[Author: Miklos Szanyi, published on Monday, March 12, 2012 ]

Since Microsoft launched Windows 7 back in 2009 a lot has changed. Apple`s introduction of the iPad just a few months later has resulted in a tablet revolution, with traditional laptops now being eschewed in favour of slate-like devices by many consumers.

The answer to this issue lies in Windows 8, Microsoft`s next major operating system. It is designed to be scalable enough to power both high end desktop computers as well as tablet devices, so it should be more flexible than Apple`s iOS while still being just as user friendly when used on a touchscreen gadget.

Expectations are high for Windows 8 and Microsoft will be looking to deliver a revolutionary new software package which retains the best aspects of its traditional platforms while integrating cutting edge features which will allow it to flourish on a tablet form factor.




The first tablet-friendly feature which Windows 8 will have is an overhauled interface. While you will be able to view the traditional desktop setup if you wish, Microsoft has taken the Metro UI from its Windows Phone mobile operating system and brushed it up to work on larger, higher resolution displays.

The Metro UI assigns apps and shortcuts to tiles, which can be updated in real time with information pulled down to the device via a network connection. The large, bold design is easy to interact with using only your fingers, so there will be no need for a keyboard and mouse to make the most out of Windows 8.

You can add apps and services to a Windows 8 tablet via the Windows Store, which will be a way to get first party and third party software onto the device without having to use physical discs or independent download platforms.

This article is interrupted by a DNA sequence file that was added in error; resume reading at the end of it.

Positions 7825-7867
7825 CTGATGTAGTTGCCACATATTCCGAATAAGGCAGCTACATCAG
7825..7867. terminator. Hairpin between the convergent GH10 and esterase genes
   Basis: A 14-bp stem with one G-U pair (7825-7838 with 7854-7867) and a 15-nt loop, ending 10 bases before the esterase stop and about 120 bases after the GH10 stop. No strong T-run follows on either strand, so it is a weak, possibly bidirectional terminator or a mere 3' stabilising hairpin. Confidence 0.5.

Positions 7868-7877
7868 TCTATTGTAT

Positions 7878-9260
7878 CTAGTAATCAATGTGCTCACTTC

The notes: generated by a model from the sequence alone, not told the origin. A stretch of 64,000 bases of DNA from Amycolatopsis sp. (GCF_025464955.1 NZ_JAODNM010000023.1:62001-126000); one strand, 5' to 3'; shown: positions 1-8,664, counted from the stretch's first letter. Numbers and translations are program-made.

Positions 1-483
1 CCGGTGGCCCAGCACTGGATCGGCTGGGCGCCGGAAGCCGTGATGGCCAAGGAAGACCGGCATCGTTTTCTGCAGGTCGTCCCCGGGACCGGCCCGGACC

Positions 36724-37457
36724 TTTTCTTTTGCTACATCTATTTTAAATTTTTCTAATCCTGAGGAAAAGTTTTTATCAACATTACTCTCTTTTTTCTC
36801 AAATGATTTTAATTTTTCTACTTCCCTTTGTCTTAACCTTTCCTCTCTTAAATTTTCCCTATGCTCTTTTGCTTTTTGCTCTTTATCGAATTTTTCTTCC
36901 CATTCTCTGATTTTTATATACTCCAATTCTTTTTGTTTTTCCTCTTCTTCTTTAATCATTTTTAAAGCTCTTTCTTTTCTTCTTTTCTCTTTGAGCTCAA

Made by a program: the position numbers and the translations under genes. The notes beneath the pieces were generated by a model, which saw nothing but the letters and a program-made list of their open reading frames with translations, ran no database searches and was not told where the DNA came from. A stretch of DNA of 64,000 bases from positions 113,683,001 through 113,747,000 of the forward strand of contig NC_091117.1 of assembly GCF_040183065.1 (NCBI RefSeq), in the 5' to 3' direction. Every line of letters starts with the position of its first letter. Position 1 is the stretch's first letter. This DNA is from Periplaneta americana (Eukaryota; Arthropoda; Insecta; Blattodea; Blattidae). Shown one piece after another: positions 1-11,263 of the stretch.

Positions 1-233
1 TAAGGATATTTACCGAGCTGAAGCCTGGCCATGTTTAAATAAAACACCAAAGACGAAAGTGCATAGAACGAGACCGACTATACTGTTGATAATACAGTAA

Because Windows 8 will be functional on tablets it needs to have a solid context sensitive keypad. Microsoft has given users the option to resize the onscreen QWERTY keyboard to their liking and the keys can be arranged on either side of the screen when the device is held in a landscape orientation. This will make it easier to type using your thumbs, with a numeric keypad taking up the middle portion of the display.

Deep integration of Xbox Live is promised on Windows 8, which will make it easier to find out what friends are up to, earn achievements and GamerScore while playing titles and even download the latest releases direct to your tablet.

Xbox Live has been a real success on Windows Phone and so Microsoft should have no trouble replicating this functionality on a tablet with Windows 8. While rival platforms have similar services, none are quite as well integrated as Xbox Live.

Windows 8 will be built to handle location-based services since most tablets will feature GPS onboard. This will echo the way a smartphone deals with mapping, geotagging and a host of other functions. In all Microsoft looks poised to make a compelling case for Windows 8 when it gets a full release later in the year.


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